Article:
JOHNSTOWN - A clamor of musket and cannon fire could be heard throughout the city on Saturday, as people gathered to commemorate the life and legacy of Gen. Richard Dodge.
"I'm very proud to be a part of this day," said Fred Humistch, a descendant who attend the event. "It's a great feeling."
The General Dodge Day celebration took place with help from the Johnstown Historical Society at the Colonial Cemetery on West Green Street, where Dodge is buried.
Re-enactors fire a volley with muskets during the ceremony. (The Leader-Herald/Casey Croucher)
Bernadette M. J. Weaver, right, reveals Dodge’s new grave marker to the public on Saturday in the Colonial Cemetery. Weaver arranged to have the military officer’s broken tombstone replaced with a new one (The Leader-Herald/Casey Croucher)
Descendants of Gen. Richard Dodge pose for a photo next to his new grave marker at Saturday’s event. From left, they are Fred Humistch, Isaac Humistch and Col. Robert Gang III. Gang and the Humistches are distant cousins and had never met before Saturday. (The Leader-Herald/Casey Croucher)
A Revolutionary War re-enactor gestures during Saturday’s gravestone dedication ceremony in honor of Gen. Richard Dodge in the Colonial Cemetery in Johnstown. (The Leader-Herald/Casey Croucher)
An early settler of Johnstown, Dodge started his military career by enlisting as a fifer in the Revolutionary War. As the war progressed, so did his rank.
After the war ended, Dodge became a man of many trades: fur trader, supervsior, mason and Johnstown's first postmaster.
Dodge was called back for duty during the War of 1812, this time as a general. He commanded the Patriots' fourth brigade, which comprised the 10th, 11th and 13th regiments in the Mohawk Valley.
He arrived at Sackets Harbor on Sept. 21, 1812, with his detachment of the Mohawk Valley Militia. He made Sackets Harbor his headquarters until the end of the war. Dodge was present during the Battle of Sackets Harbor on May 24, 1813.
He returned to his wife, Ann Sarah Irving Dodge, in Johnstown as a brigadier general. Ann was the eldest sister of the famous author Washington Irving. She was the mother of Dodge's six children.
Bernadette M.J. Weaver, a Johnstown native with a passion for local history, coordinated the dedication of a new grave marker for Dodge.
Weaver said she grew up on Smith Street, near West Green Street. She said she visited the cemetery often and was always curious about the history of the people buried there. This eventually led to her discovery of Dodge's broken grave marker.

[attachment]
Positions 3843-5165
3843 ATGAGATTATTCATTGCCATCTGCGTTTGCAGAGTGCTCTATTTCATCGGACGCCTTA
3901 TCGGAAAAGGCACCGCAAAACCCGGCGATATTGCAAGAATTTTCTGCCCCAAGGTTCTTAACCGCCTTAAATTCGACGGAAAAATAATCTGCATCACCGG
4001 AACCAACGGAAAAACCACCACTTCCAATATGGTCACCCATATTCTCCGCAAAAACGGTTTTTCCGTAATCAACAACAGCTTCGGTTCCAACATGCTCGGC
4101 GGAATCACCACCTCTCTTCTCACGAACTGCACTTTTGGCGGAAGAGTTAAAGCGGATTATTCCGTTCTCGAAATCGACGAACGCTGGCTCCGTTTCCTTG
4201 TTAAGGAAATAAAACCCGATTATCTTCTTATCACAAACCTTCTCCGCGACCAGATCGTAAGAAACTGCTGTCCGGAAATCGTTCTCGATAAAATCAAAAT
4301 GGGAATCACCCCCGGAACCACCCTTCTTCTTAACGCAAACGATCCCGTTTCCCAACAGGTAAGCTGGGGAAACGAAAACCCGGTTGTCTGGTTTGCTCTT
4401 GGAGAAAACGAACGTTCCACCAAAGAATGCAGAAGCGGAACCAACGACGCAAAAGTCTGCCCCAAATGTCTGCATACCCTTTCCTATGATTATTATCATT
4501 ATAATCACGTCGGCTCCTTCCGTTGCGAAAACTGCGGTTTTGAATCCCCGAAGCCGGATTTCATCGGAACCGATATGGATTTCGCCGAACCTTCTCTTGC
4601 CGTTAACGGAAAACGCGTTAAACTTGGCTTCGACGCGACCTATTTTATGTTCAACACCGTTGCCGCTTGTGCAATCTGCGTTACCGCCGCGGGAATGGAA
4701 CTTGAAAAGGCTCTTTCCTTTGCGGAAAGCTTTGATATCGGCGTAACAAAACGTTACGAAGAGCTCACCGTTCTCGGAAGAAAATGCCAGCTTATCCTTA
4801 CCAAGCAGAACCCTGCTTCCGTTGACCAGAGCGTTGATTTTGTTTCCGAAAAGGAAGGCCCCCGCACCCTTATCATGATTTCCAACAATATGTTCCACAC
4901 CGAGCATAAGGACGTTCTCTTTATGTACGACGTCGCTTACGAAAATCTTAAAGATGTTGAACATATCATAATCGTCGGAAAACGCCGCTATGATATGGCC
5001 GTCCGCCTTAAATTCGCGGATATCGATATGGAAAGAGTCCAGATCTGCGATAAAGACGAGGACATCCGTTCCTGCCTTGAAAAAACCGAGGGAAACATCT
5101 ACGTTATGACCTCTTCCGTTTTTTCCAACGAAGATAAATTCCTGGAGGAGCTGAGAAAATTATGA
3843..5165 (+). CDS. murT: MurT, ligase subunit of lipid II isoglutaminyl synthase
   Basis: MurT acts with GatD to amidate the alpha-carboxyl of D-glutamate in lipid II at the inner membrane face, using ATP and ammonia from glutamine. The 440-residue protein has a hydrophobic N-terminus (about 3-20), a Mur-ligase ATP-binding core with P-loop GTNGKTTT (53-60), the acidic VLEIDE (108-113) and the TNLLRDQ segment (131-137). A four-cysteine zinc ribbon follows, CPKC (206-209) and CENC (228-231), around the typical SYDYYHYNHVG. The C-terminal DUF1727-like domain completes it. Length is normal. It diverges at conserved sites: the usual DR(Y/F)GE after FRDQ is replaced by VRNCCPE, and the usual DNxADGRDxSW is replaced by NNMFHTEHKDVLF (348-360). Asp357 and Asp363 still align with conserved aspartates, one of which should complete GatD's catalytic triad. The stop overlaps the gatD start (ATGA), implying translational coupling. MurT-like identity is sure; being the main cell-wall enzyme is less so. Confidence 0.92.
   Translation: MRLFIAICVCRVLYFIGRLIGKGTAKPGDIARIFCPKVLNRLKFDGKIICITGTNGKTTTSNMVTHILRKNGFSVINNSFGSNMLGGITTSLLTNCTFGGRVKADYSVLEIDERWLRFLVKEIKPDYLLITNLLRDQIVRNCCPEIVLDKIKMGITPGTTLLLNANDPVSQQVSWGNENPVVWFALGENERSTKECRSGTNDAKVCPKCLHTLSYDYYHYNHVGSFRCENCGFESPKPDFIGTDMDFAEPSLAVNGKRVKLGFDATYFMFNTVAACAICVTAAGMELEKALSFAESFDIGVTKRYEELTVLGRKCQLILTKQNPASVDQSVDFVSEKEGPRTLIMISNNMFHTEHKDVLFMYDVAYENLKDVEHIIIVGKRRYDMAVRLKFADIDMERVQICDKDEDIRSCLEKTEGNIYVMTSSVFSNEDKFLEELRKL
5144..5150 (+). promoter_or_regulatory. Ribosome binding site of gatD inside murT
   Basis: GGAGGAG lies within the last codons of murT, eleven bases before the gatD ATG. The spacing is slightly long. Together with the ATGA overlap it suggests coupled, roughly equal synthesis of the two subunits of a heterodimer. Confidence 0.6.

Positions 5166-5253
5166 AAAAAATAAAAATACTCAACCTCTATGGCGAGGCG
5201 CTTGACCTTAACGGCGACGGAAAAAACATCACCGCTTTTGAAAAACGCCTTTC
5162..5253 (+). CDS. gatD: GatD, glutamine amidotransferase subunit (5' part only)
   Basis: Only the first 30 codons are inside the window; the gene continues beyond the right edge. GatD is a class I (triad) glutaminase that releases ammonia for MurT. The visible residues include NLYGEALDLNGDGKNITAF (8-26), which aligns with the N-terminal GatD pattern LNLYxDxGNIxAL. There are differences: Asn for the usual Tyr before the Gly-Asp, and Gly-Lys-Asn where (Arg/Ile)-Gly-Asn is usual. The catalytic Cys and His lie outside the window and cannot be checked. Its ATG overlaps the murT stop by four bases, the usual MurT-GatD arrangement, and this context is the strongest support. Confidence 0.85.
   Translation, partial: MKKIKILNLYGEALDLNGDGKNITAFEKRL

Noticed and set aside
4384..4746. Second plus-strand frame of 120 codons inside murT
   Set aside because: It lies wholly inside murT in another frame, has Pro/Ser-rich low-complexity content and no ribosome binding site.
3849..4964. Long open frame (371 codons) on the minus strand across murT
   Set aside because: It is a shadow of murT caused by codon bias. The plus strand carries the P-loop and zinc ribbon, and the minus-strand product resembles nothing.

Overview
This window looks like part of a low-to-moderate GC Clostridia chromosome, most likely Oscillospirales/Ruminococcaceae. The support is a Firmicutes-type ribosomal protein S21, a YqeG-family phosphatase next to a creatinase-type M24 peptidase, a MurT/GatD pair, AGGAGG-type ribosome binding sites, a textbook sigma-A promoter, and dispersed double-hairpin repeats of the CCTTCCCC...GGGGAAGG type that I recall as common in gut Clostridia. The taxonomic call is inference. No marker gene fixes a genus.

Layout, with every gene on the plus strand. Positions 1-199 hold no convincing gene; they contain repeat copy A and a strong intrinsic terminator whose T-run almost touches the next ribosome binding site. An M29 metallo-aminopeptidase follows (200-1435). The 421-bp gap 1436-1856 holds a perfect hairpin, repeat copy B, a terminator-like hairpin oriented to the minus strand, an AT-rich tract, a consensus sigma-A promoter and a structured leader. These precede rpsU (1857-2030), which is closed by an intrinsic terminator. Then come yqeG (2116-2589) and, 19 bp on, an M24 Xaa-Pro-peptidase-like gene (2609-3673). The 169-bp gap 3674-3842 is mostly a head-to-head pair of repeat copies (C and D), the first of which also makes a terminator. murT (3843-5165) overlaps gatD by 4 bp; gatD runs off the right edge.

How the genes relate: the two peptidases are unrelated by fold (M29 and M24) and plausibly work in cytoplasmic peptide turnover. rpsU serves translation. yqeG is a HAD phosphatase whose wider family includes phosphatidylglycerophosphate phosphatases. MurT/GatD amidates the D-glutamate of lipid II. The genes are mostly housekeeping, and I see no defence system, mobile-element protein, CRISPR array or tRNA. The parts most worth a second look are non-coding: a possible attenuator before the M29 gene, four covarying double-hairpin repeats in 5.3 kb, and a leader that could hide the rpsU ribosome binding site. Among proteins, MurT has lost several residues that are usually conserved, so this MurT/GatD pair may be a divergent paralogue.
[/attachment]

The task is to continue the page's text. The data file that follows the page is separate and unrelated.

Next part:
"I found where his grave marker should be and his stone wasn't there. It was broken off," she said. "It really bugged me, so I said, well, he was a veteran, so let me see if I can get it replaced. I started making inquiries and found out that the [U.S. Department of Veterans Affairs] replaces them."
Weaver did the necessary paperwork with the VA, verifying that Dodge was a veteran. However, she also needed consent from a descendant of Dodge.
Humistch, a South Carolina resident and a descendant of one of Richard Dodge's brothers, said he saw Weaver's request for consent in a Dodge Family newsletter.
"I responded to Bernadette Weaver telling her I didn't know if I qualified, but I'd be more than happy to help," Humistch said. "She said that I qualified, so I wrote a letter to the VA requesting the headstone and she said within four weeks that they had it. So it was very, very quick."
Throughout the ceremony on Saturday, Humistch and his son Isaac discovered a distant relative who also was related to Dodge.
Col. Robert J. Gang III is a first cousin five times removed from Richard Dodge. Gang, from Syracuse, had never met Humistch until Saturday. He said they exchanged email addresses Saturday and plan to stay in touch.
"It's important to know your local history," Gang said. "It's also important to remember the veterans, no matter what era they're from."